The prevalence of PD, including gingivitis and periodontitis, was higher in the case group (46%) than in the control group (38%). Overall, cases were more likely to report previous diagnosis or a symptom of PD, or to be aware of having PD with bone loss, than controls. The complication of advanced PD, tooth loss due to mobility or PD, was less frequent (8% in cases and 4.8% in controls).

Results from multiple logistic regression analysis showed that the rate of (new diagnosis of) CRC in persons with a positive history of PD was 1.4 times higher than in those with a negative history of PD when adjusting only for age and gender (adjusted rate ratio (RRa = 1.4; 95% CI 1.02–1.91; p = 0.037) and 1.45 times higher than in those with a negative history of PD when adjusting, in addition, for BMI, education, income, diabetes, family history of CRC, regular use of aspirin and NA-NSAIDs, lifetime cumulative smoking, lifetime consumption of red meats, processed meats, and alcoholic drinks, and lifetime total physical activity score (RRa = 1.45; 95% CI 1.04–2.01; p = 0.026). The results are summarized in Table 3.

Table 3 Rate ratio (RR) for association between periodontal disease and colorectal cancer


In this case–control study, we investigated the association between PD and CRC, and relied on multiple self-reported measurements to ascertain the PD status. Our findings suggest that the CRC rate is increased in persons with a positive history of PD compared with persons with a negative history of PD, even upon adjustment for a number of potential confounders. Studies that previously examined the association between CRC and self-reported PD [22, 23, 25, 26] assessed PD status with only one question, which was about previous professional diagnosis of PD, among a cohort of American male health professionals and a cohort of elderly women [23, 26]; self-awareness of periodontal bone loss in American women nurses [22]; or a clinical sign of PD (tooth mobility with consequent tooth loss) in a cohort of adult Sweden twins [25]. Unlike those studies, we ascertained self-reported PD exposure using a combination of questions that concerned the three types of information together. Using only one question can be expected to result in PD-status misclassification, especially in persons with lower education or socio-economic level [45]. For example, questions related to professional diagnosis will favor accurate answers in subjects who had more access to dental care. [29, 30] Thus, persons who have not visited a dentist in years may not report any previous diagnosis of PD and will be classified as unexposed, while in fact they could well have the disease, especially given their poorer access to, and lower levels of use of, dental care. According to the Canadian Health Measures Survey 2007–2009, 48% of Canadian adults who have not been to a dental professional in last year had gingivitis, and 48% of Canadian adults from the lower income group had gingivitis, compared with 25% of Canadians with higher incomes [46]. Questions about the most easily perceived clinical signs, such as tooth mobility, or tooth loss caused by mobility, and PD have greater informativeness in detecting PD but may result in failure to detect early stages of the disease, including gingivitis and mild periodontitis. This justifies questioning on gingival bleeding as well. Self-awareness of one’s own PD condition is more informative among educated people and dental or health care users. To conclude, combining different questions—as recommended by Blicher et al. [30] and Abbood et al. [29] in their systematic reviews’ conclusions—will enhance the ability of the questions to identify history of PD. Those authors also recommended using variations of the same question in order to stimulate the person’s memory; thus, we used different questions to retrieve a previous diagnosis or treatment of PD.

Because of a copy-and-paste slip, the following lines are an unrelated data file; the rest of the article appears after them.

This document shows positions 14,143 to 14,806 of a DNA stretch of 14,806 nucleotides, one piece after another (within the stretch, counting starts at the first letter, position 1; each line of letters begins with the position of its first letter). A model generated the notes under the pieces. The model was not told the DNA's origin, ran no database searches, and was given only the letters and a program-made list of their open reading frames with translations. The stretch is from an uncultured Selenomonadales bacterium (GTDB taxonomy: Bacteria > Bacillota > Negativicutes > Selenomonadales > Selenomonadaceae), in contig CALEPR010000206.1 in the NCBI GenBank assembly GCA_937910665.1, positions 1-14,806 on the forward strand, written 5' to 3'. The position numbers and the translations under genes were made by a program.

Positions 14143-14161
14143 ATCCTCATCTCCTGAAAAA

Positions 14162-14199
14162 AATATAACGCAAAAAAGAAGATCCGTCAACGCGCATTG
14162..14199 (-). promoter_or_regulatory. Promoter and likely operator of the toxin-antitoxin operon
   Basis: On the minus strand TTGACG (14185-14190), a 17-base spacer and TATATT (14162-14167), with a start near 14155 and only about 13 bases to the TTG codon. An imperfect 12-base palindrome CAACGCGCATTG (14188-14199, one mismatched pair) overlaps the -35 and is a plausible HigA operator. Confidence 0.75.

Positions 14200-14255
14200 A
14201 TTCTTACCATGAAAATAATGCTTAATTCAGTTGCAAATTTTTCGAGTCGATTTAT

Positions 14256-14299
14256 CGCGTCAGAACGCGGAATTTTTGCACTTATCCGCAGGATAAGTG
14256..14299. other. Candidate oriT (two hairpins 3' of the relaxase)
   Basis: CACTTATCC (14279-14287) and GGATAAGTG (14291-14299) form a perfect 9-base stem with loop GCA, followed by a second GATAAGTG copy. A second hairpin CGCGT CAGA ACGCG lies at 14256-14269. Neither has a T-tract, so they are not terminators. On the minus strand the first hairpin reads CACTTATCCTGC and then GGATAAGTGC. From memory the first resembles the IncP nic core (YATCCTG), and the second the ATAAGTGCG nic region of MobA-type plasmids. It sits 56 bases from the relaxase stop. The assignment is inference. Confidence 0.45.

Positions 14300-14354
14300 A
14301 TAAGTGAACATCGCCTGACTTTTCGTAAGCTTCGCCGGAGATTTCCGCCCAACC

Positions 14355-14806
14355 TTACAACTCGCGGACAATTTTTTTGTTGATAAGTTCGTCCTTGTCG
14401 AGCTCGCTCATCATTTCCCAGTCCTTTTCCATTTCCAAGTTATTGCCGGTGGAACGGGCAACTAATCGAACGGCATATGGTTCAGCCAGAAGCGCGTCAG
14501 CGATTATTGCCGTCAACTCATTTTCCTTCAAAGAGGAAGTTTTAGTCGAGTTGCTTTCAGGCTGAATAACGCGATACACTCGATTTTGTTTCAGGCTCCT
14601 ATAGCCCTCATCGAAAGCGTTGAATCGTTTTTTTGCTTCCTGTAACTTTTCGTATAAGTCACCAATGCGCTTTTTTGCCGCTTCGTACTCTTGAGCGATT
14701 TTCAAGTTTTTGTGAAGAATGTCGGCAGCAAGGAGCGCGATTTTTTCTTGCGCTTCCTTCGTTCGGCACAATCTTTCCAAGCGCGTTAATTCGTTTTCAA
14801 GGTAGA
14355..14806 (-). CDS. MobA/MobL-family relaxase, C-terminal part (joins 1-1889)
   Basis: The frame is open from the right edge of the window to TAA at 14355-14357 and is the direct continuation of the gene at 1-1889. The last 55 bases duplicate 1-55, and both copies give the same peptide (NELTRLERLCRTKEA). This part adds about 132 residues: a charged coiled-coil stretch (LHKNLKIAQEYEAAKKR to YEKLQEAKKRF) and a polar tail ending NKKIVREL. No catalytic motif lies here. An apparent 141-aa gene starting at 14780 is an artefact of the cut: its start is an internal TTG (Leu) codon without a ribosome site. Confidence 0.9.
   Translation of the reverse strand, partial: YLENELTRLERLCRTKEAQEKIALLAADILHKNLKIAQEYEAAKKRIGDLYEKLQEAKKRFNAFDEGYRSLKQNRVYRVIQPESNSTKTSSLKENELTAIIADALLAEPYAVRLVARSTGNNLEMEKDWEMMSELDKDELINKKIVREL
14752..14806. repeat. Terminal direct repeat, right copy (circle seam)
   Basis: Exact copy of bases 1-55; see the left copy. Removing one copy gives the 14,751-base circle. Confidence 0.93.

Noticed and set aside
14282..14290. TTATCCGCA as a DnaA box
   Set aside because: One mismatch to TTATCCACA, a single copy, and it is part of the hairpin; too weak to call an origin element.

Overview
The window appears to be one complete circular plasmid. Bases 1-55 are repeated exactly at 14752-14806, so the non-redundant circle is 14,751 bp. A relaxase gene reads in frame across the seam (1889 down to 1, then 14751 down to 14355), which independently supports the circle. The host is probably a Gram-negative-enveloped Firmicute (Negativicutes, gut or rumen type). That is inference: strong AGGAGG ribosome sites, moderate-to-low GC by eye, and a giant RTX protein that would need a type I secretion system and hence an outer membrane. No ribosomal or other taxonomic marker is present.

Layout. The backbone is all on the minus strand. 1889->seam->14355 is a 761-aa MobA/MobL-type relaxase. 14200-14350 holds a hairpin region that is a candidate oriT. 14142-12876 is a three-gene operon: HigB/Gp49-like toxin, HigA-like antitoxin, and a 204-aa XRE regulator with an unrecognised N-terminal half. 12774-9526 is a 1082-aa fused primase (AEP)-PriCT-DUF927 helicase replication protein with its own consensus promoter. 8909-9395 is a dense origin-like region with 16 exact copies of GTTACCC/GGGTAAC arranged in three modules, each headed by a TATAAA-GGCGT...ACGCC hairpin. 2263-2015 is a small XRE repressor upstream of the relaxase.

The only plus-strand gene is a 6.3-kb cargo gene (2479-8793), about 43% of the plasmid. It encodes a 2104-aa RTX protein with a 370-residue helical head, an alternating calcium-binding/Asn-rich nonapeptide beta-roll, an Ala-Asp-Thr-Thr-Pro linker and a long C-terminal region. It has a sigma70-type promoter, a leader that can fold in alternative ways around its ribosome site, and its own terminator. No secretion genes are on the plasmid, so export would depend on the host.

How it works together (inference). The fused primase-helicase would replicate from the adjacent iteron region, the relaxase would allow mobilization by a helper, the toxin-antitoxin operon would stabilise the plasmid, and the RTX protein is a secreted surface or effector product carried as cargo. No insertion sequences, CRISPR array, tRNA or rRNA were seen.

According to our self-reported PD definition, we found that 38% of controls had either gingivitis or periodontitis, and if we refer to those who reported tooth loss because of mobility and PD, we can consider 5% of controls had advanced PD. These statistics seem to be in line with those from the Canadian Health Measures Survey (2007–2009), where partial‐mouth periodontal examination was used, and which estimated that 32% of Canadian adults (20–79 years of age) had gingivitis, 21% of adults with natural teeth had, or had had, a moderate or a severe periodontal (gum) problem, and 4% of Canadian adults had severe periodontal disease [46]. According to complete-mouth examination in the National Health and Nutrition Examination Surveys (2009–2014), and the CDC-AAP case definition [31], the estimated prevalence of total periodontitis in dentate US adults aged 30–79 years was 42%, including 8% severe periodontitis.